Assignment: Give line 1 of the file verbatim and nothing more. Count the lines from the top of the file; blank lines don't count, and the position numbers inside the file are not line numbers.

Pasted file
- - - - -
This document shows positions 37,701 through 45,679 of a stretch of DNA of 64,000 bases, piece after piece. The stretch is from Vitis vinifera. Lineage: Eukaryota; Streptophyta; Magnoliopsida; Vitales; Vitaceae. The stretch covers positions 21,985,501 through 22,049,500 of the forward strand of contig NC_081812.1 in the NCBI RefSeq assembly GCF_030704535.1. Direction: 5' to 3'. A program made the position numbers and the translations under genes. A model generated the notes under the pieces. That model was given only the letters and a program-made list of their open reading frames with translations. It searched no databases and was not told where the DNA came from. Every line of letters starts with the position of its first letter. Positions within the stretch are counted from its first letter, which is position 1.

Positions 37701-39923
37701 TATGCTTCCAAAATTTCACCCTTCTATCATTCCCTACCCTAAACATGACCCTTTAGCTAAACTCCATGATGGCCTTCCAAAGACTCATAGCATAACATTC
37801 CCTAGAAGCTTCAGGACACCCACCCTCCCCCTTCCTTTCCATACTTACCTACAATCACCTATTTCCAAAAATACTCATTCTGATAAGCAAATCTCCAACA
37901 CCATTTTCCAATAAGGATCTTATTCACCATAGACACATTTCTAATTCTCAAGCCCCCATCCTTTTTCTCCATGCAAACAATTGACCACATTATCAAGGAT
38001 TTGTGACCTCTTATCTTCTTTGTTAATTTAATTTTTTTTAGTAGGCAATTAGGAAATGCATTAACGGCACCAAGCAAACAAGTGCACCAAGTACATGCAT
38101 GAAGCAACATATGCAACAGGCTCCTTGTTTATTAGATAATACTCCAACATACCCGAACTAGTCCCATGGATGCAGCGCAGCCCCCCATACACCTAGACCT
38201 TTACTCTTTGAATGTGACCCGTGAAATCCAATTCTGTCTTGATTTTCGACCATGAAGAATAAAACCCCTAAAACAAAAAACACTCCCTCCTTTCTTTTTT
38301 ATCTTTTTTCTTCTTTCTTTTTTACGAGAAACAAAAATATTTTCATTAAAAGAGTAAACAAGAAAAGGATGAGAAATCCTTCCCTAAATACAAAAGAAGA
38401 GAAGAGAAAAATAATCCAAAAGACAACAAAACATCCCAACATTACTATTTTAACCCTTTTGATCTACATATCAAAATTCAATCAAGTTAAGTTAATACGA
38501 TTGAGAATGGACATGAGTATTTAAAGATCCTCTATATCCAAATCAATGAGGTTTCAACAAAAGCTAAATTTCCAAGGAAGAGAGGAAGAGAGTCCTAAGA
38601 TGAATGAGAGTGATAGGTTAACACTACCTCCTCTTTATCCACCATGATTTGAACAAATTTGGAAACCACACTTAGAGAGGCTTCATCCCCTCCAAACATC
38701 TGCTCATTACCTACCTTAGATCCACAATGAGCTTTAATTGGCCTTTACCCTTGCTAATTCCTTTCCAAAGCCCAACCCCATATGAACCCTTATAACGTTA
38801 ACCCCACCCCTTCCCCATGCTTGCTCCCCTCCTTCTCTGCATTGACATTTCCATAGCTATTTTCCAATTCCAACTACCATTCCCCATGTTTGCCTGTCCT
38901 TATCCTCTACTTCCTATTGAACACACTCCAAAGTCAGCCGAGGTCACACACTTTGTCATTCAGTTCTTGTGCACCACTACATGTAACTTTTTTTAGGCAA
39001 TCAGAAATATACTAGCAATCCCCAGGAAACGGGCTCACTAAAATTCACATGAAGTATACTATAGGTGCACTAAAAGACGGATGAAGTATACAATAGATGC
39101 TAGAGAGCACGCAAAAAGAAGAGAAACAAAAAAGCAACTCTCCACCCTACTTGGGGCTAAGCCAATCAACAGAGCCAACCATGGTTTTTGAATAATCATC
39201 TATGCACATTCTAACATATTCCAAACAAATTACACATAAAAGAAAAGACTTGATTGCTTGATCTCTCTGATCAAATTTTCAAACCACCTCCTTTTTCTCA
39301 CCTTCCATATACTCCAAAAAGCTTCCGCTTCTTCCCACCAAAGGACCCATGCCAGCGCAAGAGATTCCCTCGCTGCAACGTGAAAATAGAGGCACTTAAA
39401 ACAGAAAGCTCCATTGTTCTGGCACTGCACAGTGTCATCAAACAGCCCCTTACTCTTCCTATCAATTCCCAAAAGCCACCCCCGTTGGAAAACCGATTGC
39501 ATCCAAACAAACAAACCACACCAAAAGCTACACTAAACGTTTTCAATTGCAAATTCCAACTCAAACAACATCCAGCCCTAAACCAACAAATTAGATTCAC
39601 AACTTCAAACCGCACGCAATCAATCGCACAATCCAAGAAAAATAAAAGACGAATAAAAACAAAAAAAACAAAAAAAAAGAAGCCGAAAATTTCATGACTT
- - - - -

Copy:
This document shows positions 37,701 through 45,679 of a stretch of DNA of 64,000 bases, piece after piece. The stretch is from Vitis vinifera. Lineage: Eukaryota; Streptophyta; Magnoliopsida; Vitales; Vitaceae. The stretch covers positions 21,985,501 through 22,049,500 of the forward strand of contig NC_081812.1 in the NCBI RefSeq assembly GCF_030704535.1. Direction: 5' to 3'. A program made the position numbers and the translations under genes. A model generated the notes under the pieces. That model was given only the letters and a program-made list of their open reading frames with translations. It searched no databases and was not told where the DNA came from. Every line of letters starts with the position of its first letter. Positions within the stretch are counted from its first letter, which is position 1.